When asked if she would vote for fast-track authority on the TPP trade deal, Hillary Clinton told Nevada political reporter Jon Ralston in a recent TV interview:
"Right now, I'm focused on making sure we get Trade Adjustment Assistance, and I certainly would not vote for it unless I were absolutely confident we would get Trade Adjustment Assistance."
So with a bill (that will soon be voted on in the Senate) that could cut Medicare by $700 million to fund assistance for displaced workers (TAA), it appears Hillary Clinton would vote for fast-track (TPA) and the secret Asian trade bill (TPP).
TPP is a trade bill that would offshore more jobs (because if not, why would we need assistance for displaced workers?) TPP would also let foreign and U.S. corporations sue American taxpayers if we passed laws that somehow infringed on their profits (such as environmental laws). TPP would also drive up the cost of prescription drugs (by expanding patents) and limiting the government's ability to negotiate drug prices for Medicare recipients.
So it appears that with assistance for displaced workers, Hillary would support TPP and fast-track. But for some reason, the National Journal heard Hillary say something else:
"She 'probably' would not vote for fast-track if she were still in the Senate."
But that's not at all what she actually said. At the very least, Hillary Clinton just waffled and danced around the question on TPP and fast-track again. Every other presidential candidate has made it perfectly clear where they stand on fast-track and TPP — but Hillary is either unsure or is hiding her true opinion for fear that voters won't elect her.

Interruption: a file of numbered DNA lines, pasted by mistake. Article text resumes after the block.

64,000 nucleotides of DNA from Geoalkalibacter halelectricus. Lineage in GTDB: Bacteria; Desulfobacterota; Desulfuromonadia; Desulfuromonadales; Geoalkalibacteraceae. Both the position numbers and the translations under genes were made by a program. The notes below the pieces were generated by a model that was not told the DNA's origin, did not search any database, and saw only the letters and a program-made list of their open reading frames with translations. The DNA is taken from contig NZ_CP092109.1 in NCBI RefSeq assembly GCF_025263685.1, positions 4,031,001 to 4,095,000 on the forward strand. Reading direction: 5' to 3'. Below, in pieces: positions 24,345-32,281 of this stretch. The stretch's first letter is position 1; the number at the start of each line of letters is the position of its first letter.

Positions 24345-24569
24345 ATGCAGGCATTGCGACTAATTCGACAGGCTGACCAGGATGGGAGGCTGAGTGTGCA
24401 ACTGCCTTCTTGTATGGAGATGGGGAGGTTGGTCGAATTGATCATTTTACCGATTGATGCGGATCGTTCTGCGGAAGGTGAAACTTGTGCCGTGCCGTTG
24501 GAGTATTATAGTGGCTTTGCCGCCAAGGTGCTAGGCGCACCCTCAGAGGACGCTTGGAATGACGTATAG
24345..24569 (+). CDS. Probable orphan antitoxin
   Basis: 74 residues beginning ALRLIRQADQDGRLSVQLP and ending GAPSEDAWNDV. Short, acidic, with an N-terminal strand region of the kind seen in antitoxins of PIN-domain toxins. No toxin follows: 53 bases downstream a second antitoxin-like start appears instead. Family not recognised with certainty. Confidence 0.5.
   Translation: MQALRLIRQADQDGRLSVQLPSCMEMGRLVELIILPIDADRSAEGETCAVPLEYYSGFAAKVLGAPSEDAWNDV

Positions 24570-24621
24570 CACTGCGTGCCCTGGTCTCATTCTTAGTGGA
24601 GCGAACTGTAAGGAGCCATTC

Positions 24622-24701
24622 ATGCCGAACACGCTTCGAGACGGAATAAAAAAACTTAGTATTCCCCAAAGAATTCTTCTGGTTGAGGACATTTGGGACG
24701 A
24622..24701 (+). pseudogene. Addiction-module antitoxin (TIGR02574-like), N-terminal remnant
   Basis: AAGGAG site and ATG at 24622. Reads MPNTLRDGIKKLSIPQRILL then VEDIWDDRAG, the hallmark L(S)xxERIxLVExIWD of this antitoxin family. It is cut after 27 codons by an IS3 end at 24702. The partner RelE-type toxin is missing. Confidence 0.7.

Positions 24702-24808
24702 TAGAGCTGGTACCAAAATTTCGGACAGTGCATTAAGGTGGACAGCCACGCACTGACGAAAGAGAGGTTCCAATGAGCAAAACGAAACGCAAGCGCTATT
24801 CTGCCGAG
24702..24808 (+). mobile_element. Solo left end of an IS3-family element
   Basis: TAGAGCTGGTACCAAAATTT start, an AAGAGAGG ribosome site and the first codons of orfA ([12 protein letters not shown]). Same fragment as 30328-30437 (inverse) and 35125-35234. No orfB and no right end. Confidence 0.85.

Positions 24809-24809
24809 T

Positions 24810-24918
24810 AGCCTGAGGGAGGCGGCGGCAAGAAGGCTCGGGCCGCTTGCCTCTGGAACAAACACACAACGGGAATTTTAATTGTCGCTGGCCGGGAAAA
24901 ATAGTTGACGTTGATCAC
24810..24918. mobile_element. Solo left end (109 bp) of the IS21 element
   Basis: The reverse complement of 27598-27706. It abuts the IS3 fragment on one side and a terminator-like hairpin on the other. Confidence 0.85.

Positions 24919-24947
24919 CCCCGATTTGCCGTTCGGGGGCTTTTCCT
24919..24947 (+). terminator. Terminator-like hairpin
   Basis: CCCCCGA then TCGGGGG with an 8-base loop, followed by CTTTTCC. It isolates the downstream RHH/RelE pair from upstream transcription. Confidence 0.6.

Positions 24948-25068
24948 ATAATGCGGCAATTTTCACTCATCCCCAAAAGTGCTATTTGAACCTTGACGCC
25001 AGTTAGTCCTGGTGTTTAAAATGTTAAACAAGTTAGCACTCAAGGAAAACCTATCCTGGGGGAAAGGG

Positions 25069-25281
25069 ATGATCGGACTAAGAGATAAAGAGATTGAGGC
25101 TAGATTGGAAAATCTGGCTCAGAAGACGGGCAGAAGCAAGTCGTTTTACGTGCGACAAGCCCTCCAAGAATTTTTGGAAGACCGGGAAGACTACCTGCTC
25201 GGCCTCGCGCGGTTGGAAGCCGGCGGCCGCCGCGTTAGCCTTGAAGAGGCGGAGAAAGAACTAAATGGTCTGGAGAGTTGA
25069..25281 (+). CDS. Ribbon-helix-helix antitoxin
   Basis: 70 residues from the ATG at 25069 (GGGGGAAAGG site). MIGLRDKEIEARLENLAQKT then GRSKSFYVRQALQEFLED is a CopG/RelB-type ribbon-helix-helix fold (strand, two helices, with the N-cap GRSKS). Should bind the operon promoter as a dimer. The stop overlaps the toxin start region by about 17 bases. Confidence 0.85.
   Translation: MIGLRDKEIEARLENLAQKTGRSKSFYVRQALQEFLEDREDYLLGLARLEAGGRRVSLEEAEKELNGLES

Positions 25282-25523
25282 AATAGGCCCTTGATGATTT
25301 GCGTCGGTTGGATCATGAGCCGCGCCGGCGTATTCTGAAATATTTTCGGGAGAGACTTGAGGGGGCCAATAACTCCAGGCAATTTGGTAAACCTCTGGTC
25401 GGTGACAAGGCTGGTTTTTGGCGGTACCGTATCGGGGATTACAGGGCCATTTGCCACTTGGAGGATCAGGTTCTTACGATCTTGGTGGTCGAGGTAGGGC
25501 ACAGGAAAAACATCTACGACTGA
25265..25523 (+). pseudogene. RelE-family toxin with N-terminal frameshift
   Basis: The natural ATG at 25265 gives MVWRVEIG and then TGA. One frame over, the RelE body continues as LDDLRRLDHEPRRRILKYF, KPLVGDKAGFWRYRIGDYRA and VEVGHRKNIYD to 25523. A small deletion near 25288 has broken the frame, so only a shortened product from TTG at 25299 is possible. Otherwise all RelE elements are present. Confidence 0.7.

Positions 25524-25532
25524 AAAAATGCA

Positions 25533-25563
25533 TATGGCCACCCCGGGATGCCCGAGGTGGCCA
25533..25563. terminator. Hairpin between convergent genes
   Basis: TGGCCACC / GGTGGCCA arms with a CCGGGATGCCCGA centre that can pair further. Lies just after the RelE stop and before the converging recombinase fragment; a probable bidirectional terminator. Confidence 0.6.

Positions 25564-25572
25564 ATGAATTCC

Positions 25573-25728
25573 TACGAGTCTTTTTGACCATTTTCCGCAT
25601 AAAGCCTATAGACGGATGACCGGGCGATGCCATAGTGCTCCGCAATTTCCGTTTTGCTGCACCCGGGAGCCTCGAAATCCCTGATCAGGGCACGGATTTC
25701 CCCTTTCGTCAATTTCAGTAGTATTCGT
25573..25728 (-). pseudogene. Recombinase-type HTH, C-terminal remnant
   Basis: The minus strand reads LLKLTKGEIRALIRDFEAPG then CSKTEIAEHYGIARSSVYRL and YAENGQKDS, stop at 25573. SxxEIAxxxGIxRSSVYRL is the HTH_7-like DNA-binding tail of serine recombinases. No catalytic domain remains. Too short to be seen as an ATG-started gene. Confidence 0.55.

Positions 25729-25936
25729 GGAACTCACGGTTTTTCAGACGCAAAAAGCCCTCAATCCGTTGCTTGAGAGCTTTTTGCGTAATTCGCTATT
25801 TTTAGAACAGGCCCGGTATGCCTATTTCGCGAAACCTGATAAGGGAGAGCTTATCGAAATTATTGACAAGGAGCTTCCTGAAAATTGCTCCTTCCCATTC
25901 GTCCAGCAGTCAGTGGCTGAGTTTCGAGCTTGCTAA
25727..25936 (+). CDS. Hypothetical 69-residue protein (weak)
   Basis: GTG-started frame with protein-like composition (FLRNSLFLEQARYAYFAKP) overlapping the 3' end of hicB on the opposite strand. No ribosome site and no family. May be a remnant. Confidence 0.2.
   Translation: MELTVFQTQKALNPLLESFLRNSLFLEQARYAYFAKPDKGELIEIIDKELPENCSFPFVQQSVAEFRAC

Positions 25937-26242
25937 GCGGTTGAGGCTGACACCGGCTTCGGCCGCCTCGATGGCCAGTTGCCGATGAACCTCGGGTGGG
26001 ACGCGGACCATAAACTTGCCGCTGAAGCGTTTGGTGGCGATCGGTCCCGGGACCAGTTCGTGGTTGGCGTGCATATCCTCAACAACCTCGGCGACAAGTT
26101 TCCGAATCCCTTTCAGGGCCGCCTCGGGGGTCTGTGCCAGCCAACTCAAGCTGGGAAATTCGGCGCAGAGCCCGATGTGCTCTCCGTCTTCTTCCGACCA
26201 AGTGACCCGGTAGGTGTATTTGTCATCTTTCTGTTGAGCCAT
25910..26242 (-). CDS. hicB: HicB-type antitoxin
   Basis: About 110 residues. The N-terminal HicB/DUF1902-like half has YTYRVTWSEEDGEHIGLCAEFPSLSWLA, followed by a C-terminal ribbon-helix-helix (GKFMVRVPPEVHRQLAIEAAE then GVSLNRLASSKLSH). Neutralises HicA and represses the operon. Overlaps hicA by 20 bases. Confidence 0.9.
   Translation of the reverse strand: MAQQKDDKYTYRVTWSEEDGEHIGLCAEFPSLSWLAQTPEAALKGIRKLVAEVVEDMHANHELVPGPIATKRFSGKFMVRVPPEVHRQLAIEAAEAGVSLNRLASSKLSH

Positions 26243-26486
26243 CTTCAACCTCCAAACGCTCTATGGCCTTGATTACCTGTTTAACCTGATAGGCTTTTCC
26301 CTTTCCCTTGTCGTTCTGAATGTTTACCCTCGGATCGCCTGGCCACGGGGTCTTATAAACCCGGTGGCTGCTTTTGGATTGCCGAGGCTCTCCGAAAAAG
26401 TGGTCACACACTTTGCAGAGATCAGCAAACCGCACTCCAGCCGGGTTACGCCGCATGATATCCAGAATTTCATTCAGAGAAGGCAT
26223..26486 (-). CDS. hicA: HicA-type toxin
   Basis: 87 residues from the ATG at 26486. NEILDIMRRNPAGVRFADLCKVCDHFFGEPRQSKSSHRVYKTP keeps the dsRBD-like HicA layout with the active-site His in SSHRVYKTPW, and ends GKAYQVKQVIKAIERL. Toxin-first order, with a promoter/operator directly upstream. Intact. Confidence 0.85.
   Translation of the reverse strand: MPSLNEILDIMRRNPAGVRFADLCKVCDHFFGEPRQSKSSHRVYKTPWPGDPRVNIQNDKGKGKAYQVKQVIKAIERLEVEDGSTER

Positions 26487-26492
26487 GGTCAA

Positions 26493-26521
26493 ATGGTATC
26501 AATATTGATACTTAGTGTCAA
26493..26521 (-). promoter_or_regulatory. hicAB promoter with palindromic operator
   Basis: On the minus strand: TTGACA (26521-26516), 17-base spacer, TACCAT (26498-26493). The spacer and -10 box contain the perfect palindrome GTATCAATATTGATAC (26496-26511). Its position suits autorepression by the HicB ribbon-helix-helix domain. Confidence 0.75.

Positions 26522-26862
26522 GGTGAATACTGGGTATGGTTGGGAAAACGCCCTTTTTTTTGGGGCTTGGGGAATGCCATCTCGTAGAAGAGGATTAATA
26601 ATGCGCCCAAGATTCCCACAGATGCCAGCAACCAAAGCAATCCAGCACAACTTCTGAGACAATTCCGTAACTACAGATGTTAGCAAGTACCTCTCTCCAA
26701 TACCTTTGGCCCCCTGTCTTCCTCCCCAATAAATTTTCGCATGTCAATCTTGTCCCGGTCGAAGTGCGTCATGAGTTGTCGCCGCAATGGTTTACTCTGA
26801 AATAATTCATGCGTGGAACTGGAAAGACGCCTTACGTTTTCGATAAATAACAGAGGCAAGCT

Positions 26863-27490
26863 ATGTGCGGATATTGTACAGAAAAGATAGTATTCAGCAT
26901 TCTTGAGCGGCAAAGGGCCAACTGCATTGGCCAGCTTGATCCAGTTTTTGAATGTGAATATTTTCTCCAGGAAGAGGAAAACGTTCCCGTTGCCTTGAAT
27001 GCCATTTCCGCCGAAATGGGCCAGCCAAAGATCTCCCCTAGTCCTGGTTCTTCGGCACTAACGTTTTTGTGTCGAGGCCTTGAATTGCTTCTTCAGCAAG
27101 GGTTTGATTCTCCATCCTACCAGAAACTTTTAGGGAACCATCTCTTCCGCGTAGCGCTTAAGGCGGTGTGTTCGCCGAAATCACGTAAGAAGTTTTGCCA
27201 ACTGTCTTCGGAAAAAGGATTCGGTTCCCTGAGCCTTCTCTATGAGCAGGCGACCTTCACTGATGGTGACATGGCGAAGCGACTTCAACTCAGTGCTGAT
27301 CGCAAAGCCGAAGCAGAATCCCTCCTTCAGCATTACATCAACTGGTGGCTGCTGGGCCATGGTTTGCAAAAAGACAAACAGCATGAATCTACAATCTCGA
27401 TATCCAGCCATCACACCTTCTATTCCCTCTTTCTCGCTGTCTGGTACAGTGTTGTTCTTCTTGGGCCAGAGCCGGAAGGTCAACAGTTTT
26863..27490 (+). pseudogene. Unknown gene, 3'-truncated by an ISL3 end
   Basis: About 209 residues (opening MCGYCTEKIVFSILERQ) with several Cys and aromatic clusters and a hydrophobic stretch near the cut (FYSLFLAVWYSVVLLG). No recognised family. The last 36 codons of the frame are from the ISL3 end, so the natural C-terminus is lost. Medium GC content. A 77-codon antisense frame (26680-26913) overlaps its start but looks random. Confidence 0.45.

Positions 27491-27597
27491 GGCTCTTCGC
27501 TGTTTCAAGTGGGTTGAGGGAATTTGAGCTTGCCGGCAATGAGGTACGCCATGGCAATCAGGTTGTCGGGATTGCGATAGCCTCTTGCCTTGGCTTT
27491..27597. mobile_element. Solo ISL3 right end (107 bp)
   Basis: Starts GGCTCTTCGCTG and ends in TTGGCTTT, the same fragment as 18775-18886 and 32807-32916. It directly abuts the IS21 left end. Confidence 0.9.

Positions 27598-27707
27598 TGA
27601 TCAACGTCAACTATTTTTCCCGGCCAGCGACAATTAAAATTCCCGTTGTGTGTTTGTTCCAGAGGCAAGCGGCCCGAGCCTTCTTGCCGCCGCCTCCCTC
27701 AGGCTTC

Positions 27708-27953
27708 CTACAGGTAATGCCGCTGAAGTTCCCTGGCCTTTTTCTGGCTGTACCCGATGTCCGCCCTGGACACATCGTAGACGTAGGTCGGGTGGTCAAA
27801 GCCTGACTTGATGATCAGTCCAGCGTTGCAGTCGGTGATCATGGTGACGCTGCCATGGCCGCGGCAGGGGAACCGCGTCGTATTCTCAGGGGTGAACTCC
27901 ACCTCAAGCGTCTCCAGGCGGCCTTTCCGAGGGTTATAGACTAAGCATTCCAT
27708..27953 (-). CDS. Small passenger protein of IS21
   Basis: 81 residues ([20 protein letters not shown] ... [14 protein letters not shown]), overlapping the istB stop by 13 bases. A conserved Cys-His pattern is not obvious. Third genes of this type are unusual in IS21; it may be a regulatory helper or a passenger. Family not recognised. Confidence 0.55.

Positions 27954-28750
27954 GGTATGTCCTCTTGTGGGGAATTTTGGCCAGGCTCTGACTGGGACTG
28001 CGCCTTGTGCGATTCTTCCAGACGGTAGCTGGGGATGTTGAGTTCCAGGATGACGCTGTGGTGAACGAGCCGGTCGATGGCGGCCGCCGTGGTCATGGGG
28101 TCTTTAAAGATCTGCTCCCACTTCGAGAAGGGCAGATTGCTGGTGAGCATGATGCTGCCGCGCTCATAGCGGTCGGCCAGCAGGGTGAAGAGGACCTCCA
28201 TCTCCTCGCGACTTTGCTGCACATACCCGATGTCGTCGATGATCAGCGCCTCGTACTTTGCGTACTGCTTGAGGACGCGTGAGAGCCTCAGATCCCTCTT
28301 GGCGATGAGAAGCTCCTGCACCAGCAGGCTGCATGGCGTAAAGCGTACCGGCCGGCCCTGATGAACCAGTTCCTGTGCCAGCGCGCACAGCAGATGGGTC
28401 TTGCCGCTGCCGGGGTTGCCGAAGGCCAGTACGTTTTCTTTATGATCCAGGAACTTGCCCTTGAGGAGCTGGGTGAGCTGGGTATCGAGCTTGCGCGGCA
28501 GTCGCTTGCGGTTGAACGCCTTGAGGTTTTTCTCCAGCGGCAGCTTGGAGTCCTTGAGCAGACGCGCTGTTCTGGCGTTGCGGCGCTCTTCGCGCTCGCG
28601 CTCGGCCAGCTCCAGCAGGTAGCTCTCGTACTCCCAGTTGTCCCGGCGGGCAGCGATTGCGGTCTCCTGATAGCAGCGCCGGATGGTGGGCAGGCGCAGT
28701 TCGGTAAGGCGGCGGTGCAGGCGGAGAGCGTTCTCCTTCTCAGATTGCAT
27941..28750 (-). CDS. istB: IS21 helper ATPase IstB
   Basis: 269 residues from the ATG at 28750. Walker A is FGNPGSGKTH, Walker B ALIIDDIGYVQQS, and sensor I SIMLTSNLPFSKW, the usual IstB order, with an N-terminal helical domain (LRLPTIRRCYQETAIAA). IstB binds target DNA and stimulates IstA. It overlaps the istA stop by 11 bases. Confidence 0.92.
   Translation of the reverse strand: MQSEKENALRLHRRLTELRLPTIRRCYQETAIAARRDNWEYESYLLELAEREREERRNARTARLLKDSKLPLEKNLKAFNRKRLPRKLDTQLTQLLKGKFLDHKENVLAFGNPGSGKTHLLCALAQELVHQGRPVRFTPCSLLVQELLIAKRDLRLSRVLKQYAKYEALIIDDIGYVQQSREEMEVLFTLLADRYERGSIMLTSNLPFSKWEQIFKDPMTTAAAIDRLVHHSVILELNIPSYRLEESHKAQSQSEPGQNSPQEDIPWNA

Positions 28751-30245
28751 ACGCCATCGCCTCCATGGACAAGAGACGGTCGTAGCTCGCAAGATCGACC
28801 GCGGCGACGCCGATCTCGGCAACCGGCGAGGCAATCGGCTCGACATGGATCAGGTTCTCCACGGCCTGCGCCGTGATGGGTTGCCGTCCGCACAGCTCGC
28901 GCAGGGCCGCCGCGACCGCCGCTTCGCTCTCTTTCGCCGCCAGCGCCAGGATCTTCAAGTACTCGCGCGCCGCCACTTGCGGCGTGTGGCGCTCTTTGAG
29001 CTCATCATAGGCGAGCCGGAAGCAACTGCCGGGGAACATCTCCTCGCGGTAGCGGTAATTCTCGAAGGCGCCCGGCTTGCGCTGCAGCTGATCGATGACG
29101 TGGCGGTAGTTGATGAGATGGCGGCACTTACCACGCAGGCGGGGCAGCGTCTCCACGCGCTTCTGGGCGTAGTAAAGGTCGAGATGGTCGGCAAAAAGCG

Today's Senators should have no such confidence. Many of them say "no" outright to the notion that it's a fair deal to Fast Track trade pacts that would offshore the jobs of middle-class workers in exchange for a small amount of assistance for some of those laid off workers. (Know what's better than handing someone some cash after you eliminate their job? Letting them keep their job.) But even those Senators who might be willing to vote yes on Fast Track in exchange for TAA would have to take a huge gamble that TAA would actually become a reality. If they would vote for Fast Track before TAA passes both houses of Congress, Republicans - many of whom deeply oppose TAA - would have little incentive to help Democrats pass TAA. Greg Sargent of The Washington Post explains, "But there’s no way to be certain Republicans will deliver on TAA, because many of them don’t really care about worker assistance and they’d already have achieved the Fast Track they want."